Imagine an online environment where you can instant message and video chat with anyone in the world live, create a forum around a sporting event or news broadcast and purchase an assortment of goods—all on a single website.
A team of Ravenscroft High School
grads wants to make this concept a reality with a new social media network called HangBee.
HangBee, as described by founder Will Christman, is an organic, living social interface where users can interact in multiple ways beyond what is available through today’s social networks.
Christman, a 2014 graduate of the private school in North Raleigh, first thought up the concept during his freshman year at the University of Colorado Boulder. He was frustrated by the lack of real time interaction and privacy offered by major social media networks like Facebook, Twitter and Instagram.
A fan of role-playing video games like the Fallout series or World of Warcraft, which allow players to interact in real time, Christman wanted a social media platform that bridged the gap between social networking and the gaming sphere.
“I thought it would be cool to get online and instantly be with people, which is not like anything you can currently do,” Christman says. “I think other people want this kind of interaction, and social networking is going to morph into this real time space eventually.”
It took a year for Christman to move forward with his idea. Last year, he shared the idea with high school friend and Brown University student Max Haensel, and along with other Ravenscroft alumni Bailey McNeill (UNC-Chapel Hill), Clare Zaytoun (Brown University) and Andrew Ziperski (Stanford University), they mapped out their ideal social media network.
Creating a completely new social networking site is a daunting task, Christman admits. Nearly 30,000 companies are listed under social media industry in AngelList
alone. But enthusiasm for HangBee has stayed strong among the team, even when meetings were virtual throughout the year while the members were away at different schools.
They’ve regularly sought business advice and strategy help from informal advisors like Scot Wingo
, Thomas Kenna
, a real estate broker at Colliers International
specializing in startups and growth companies, and Christopher Poe,
a startup attorney at Wyrick Robbins.
Now the team is ready to bring HangBee fruition, but it’s all pending a successful Kickstarter campaign
meant to raise funds and generate buzz. Ongoing through July 1, they’ve set a goal to raise $20,000. 107 backers have pooled nearly $5,000 so far.
“It’s really all or nothing for us with this campaign,” says Haensel. “We want people to be excited about HangBee because we are building it for them, not us.”
Explaining the "living user interface"
The key to HangBee’s platform is flexibility. The vision is to constantly evolve with its users, and based on what content is trending.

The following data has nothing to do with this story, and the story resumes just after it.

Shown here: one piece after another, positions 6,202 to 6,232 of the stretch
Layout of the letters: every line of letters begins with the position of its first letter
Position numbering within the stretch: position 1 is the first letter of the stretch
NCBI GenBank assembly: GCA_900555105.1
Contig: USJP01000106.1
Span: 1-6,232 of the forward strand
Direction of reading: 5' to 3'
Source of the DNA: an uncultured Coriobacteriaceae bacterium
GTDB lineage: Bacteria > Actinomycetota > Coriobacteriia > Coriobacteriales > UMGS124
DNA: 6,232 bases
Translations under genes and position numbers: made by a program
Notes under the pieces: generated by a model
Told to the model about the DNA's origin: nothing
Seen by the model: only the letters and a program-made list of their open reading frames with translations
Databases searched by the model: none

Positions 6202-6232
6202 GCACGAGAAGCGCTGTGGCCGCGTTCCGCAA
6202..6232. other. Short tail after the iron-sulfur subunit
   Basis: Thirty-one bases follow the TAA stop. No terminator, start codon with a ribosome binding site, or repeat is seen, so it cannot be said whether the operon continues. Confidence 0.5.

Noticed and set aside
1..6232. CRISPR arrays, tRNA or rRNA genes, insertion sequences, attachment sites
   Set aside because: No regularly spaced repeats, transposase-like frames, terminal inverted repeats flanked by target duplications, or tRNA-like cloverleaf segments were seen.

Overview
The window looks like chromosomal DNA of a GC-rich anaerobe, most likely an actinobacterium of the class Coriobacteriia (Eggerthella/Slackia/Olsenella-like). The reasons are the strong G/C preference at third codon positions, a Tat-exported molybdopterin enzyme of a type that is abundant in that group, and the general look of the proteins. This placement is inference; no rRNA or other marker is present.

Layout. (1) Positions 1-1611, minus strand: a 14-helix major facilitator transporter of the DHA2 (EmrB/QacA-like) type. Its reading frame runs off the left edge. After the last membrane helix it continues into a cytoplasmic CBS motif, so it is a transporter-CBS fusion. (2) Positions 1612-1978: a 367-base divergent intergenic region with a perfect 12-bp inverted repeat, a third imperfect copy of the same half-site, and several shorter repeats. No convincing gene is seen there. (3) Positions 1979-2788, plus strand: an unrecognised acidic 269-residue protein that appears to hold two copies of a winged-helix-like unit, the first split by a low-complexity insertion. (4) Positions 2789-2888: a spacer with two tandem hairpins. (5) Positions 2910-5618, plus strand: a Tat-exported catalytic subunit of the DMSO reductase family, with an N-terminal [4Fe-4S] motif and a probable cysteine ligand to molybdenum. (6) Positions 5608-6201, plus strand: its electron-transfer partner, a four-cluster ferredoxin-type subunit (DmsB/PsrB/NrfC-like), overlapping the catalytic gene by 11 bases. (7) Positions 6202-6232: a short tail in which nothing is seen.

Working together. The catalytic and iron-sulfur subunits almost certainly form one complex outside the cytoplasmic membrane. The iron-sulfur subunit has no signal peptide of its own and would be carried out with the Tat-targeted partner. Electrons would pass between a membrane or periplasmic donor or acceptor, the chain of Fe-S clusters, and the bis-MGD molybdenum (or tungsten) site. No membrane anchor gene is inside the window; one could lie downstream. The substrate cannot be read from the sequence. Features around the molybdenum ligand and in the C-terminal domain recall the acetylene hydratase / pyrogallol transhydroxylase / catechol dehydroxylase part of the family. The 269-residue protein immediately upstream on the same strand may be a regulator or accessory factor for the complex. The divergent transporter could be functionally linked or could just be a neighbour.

The site will be organized around nine “hives”: Hangout, Exposé, Fun, News, Help, Meeting, Change, Event and Marketplace.
Instead of scrolling through data feeds that only show content from the past, like on Facebook and Twitter, users can explore these hives and create new ones as they discover content and meet new people on the platform.
An artist, for example, could create an Exposé hive to showcase a 3D printed project she is working on and receive candid feedback. In a Meeting hive, an entrepreneurial group with members around the world could outline a marketing plan. Whatever a user does, spontaneity is encouraged.
So is privacy. A founding principle of HangBee is to allow users to interact and share in a safe and secure way.
“We don’t like how content that you post on social media currently is so permanent. If you want it taken down, you have to log in and physically delete it,” says Haensel.
On HangBee, the content is “inherently private,” meaning that nothing—besides listings on the Marketplace—is ever saved. Even the transactions will be private since the site plans to collect Bitcoin as its sole form of currency. Bitcoin is digital currency that utilizes a peer-to-peer transaction that does not stem from a central source or bank.
Not only will HangBee offer its users privacy, but the entire space will be ad-free. Ads that follow you around due to tracking algorithms can damage the user experience, Christman says.
To keep ads off the site and cover costs, HangBee will charge a 1% transaction fee to sellers in the marketplace.
“We feel very strongly that by not storing information, we can have a much lower operating cost,” says Christman.
The team believes the Bitcoin and gaming communities, along with online privacy advocates will be the first to join HangBee, and it will catch on from there as mobile users look for other ways to communicate and transact virtually.
They also recognize they’ll have to be open minded about the way users want to interact on the site. Christman believes his team’s open-mindedness to change will help them overcome the obstacles that lie ahead.
If the campaign is successful, the first course of action will be to apply for a business license and process all required permits. Once all of the legal processes are complete, Christman will hire two software engineers to begin building the backend of the site.
So when will Kickstarter supporters get access? Christman says we can expect a beta in spring of 2017 and full launch next summer.